THE SAUGUS ADVOCATE – FRIDAY, JULY 22, 2022 Page 23 Follow Us On: COMMERCIAL & RESIDENTIAL PROPERTY SALES & RENTALS Happy Summer!Happy Summer! Sandy Juliano Broker/President A great time to think of selling or buying! great time to think of selling or buying! Call today for a free market analysisCall today for a free market analysis. WE KNOW EVERETT!! Call TODAY to sell or buy with the best! FOR SALE TWO FAMILY, $849,900. _____________ UNDER AGREEMENT THREE FAMILY 46-48 OLIVER STREET EVERETT CALL SANDY FOR DETAILS! OFFEROFFER ACCEPTED! ACCEPTED! FOR RENT EVERETT, 2 BEDROOM WITH PARKING, 1ST FLOOR $2300/MONTH RENTED CALL NORMA 617-590-9143 CALL US FOR ALL YOUR PROPERTY RENTAL FOR SALE - TWO FAMILY, $859,900 - CALL SANDY FOR DETAILS, 617-448-0854. CALL YOUR LOCAL REAL ESTATE PROS AT JRS! Joe DiNuzzo - Broker Associate O D il F 100 00 A Open Daily From 10:00 A.M. - 5:00 P.M. 433 Broadway, Suite B, Everett, MA 02149 www.jrs-properties.com M 5 00 PM Norma Capuano Parziale - Agent COMING SOON! CONDO SOLD BY SANDY AS BUYER’S AGENT! NEEDS AT 617-448-0854 CALL NORMA FOR DETAILS 617-590-9143 Denise Matarazz - Agent Maria Scrima - Agent Follow Us On: Rosemarie Ciampi - Agent Mark Sachetta - Agent 617-294-1041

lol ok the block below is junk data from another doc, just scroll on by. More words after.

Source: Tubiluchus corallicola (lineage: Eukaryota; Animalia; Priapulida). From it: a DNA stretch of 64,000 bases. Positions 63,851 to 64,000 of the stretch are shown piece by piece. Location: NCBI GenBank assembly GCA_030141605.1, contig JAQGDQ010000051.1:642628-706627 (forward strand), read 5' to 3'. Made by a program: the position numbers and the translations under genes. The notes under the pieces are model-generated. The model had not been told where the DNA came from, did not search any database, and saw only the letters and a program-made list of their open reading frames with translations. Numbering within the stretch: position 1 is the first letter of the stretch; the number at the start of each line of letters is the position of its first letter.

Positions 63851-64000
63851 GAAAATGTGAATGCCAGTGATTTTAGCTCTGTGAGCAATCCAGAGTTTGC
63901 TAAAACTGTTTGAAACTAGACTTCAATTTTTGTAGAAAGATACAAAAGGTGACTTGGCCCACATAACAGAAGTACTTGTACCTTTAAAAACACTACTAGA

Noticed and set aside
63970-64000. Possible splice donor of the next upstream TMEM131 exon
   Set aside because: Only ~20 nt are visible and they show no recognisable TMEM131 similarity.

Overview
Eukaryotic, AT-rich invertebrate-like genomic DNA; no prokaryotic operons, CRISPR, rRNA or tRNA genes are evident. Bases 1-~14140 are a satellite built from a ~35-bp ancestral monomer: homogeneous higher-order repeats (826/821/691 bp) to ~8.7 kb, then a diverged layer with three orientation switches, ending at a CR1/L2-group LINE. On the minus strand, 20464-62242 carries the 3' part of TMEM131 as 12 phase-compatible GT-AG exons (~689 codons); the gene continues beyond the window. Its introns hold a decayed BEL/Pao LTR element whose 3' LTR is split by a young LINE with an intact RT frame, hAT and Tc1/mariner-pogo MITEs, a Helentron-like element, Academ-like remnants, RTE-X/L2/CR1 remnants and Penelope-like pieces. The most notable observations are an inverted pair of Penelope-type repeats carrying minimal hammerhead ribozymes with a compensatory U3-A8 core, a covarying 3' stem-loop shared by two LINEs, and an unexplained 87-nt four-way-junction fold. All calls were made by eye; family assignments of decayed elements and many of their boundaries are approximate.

Page 24 THE SAUGUS ADVOCATE – FRIDAY, JULY 22, 2022 # 1       “Experience and knowledge Provide the Best Service”        View our website from your mobile phone! 335 Central St., Saugus, MA 781-233-7300                                                                                          SALEM - Two Family 6/5 rooms, 3/2 bedrooms, updated kitchens, replacement windows, three season porch, separate utilities, walk-up 3rd level, two car garage, located near Downtown Salem..........$899,900. pp p p SAUGUS - 1st AD - 8 rm Col offers 3 bedrms, 2 ½ baths, master bdrm with private bath & sitting room, finished lower level, fenced yard with above ground pool & patio, great location, close to everything! .....................$849,900.                                                                PEABODY - 1st AD - 7 rm Col offers 4 bedrooms, 4 baths, 1st                            ,,  WONDERING WHAT YOUR HOME IS WORTH? CALL US FOR A FREE OPINION OF VALUE. 781-233-1401 38 MAIN STREET, SAUGUS FOR SALE COMING SOON                                                                          LET US SHOW YOU OUR MARKETING PLAN TO GET YOU TOP DOLLAR FOR YOUR HOME! LITTLEFIELDRE.COM FOR RENT COMING SOON - LOCATION LOCATION! SPLIT ENTRY RANCH WITH WALK-OUT LOWER LEVEL. PRIVACY GALORE & TOTALLY RENOVATED. LYNNFIELD CALL PENNY 781-929-7237 FOR RENT FOR SALE - LOCATION, LOCATION, LOCATION! COME SEE THIS RENOVATED 3 BEDROOM, 2 BATHROOM MULTI-LEVEL HOME SITTING ON A PRIVATE 32,000 SQFT LOT. NEW KITCHEN WITH QUARTZ COUNTERS AND STAINLESS APPLIANCES. NEW ROOF, HEATING, C/A, WINDOWS, SIDING, AND RE-FINISHED HARDWOOD FLOORING AND FRESH PAINT THROUGH-OUT. LARGE BASEMENT FOR STORAGE. ALL OF THIS PLUS A UNIQUE 1 BED, 1 BATH CARRIAGE HOUSE WITH 2+ GARAGE SPACES. QUICK ACCESS TO MAJOR HIGHWAYS AND DOWNTOWN BOSTON AND SHORT DISTANCE TO AREA BEACHES, LOGAN AIRPORT, SHOPPING AND MORE! SAUGUS $799,900 CALL KEITH 781-389-0791 LOOKING TO BUY OR SELL? CALL DANIELLE VENTRE FOR ALL YOUR REAL ESTATE NEEDS! 978-987-9535 FOR SALE- 3 BED 1.5 BATHS RANCH W/ GREAT POTENTIAL! LARGE ROOMS. GAS COOKING, C/A. LOCATED ON GOLF COURSE LYNNFIELD CALL KEITH FOR DETAILS 781-389-0791 FOR SALE - 3 BED, 1 BATH WITH MANY UPDATES IN DESIRABLE PARK. PEABODY $169,900 CALL ERIC 781-223-0289 781-389-0791 FOR SALE - BRAND NEW MANUFACTURED MOBILE HOMES. TWO CUSTOM UNITS LEFT, ALL UNITS ARE 2 BED , 1 BATH 12 X 52, DANVERS $199,900 CALL ERIC 781-223-0289 FOR SALE FOR RENT - 1 BED WITH EAT-IN KITCHEN & LAUNDRY IN UNIT ON STREET PERMIT PARKING. EVERETT $1700 CALL RHONDA 781-706-0842 FOR RENT - 1 BED 1 BATH WITH LAUNDRY IN UNIT. HEAT & HOT WATER INCLUDED. 1 CAR OFF ST. PKNG SAUGUS $1800 CALL RHONDA 781-706-0842 FOR SALE FOR SALE - 2 PLUS ACRES OF RESIDENTIAL LAND. WATER AND SEWER AT SITE SAUGUS $850,000 CALL RHONDA FOR DETAILS 781-706-0842 FOR SALE